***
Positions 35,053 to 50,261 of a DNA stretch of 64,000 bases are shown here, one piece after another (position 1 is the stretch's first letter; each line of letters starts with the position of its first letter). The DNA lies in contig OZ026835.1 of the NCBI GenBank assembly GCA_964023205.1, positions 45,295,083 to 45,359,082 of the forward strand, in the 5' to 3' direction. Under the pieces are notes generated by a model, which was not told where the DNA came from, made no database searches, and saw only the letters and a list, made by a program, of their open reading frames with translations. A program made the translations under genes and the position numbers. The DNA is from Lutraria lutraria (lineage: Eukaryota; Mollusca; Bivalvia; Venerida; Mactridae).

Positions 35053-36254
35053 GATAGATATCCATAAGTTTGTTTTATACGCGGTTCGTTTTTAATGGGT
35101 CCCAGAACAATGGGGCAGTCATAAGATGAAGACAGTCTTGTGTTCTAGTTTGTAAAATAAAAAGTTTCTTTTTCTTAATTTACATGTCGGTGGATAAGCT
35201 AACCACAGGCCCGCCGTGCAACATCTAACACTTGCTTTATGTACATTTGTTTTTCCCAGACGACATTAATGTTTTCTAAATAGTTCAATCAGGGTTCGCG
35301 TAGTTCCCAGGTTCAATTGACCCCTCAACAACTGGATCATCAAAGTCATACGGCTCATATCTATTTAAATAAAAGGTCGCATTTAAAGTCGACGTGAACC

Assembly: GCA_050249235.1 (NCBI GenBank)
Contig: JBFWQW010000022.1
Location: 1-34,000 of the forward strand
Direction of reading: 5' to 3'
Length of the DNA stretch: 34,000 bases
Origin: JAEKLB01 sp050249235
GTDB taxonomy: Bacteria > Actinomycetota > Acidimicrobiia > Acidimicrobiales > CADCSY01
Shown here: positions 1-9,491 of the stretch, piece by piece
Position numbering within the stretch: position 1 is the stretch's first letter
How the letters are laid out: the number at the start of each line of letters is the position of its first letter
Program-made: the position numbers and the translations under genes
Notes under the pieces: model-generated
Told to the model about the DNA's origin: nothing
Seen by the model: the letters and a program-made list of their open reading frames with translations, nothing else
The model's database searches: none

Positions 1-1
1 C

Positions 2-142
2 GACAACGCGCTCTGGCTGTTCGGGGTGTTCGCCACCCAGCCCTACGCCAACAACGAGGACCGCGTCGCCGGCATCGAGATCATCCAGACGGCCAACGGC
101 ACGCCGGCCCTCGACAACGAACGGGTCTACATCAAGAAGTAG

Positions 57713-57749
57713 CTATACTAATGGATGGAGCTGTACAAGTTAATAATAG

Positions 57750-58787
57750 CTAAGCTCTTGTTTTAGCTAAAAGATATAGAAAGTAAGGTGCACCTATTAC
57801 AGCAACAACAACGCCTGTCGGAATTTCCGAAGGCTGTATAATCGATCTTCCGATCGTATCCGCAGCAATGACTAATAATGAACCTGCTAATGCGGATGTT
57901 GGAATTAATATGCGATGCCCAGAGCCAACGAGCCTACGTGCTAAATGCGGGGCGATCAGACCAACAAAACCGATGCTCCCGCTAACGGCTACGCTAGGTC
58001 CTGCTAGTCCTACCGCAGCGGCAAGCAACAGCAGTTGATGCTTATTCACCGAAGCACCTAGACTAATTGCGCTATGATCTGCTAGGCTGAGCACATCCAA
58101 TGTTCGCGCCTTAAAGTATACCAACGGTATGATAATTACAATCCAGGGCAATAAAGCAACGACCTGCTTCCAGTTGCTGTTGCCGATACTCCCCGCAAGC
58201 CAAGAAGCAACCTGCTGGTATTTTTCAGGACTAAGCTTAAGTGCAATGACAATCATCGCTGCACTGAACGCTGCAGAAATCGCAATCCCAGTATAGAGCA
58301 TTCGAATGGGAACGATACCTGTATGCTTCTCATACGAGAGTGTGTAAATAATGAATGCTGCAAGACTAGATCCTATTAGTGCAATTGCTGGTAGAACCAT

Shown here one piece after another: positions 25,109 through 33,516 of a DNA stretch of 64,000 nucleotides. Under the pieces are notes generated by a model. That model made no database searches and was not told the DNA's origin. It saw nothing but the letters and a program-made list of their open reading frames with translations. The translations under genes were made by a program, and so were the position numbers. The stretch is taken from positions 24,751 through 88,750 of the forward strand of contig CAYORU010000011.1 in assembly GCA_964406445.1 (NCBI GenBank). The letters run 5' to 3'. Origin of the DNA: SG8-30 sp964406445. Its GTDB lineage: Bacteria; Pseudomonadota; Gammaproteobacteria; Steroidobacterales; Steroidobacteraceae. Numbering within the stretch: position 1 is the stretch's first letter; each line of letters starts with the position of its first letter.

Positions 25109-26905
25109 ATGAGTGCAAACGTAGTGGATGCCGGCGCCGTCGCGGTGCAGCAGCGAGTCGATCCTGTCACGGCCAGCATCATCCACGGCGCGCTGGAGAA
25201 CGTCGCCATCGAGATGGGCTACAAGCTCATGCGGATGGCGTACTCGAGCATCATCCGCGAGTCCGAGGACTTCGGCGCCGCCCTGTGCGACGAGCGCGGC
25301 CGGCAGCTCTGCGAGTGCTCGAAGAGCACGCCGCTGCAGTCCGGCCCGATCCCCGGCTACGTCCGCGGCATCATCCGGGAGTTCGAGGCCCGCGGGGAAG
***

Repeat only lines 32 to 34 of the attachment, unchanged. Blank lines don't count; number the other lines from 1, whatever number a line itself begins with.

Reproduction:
57901 GGAATTAATATGCGATGCCCAGAGCCAACGAGCCTACGTGCTAAATGCGGGGCGATCAGACCAACAAAACCGATGCTCCCGCTAACGGCTACGCTAGGTC
58001 CTGCTAGTCCTACCGCAGCGGCAAGCAACAGCAGTTGATGCTTATTCACCGAAGCACCTAGACTAATTGCGCTATGATCTGCTAGGCTGAGCACATCCAA
58101 TGTTCGCGCCTTAAAGTATACCAACGGTATGATAATTACAATCCAGGGCAATAAAGCAACGACCTGCTTCCAGTTGCTGTTGCCGATACTCCCCGCAAGC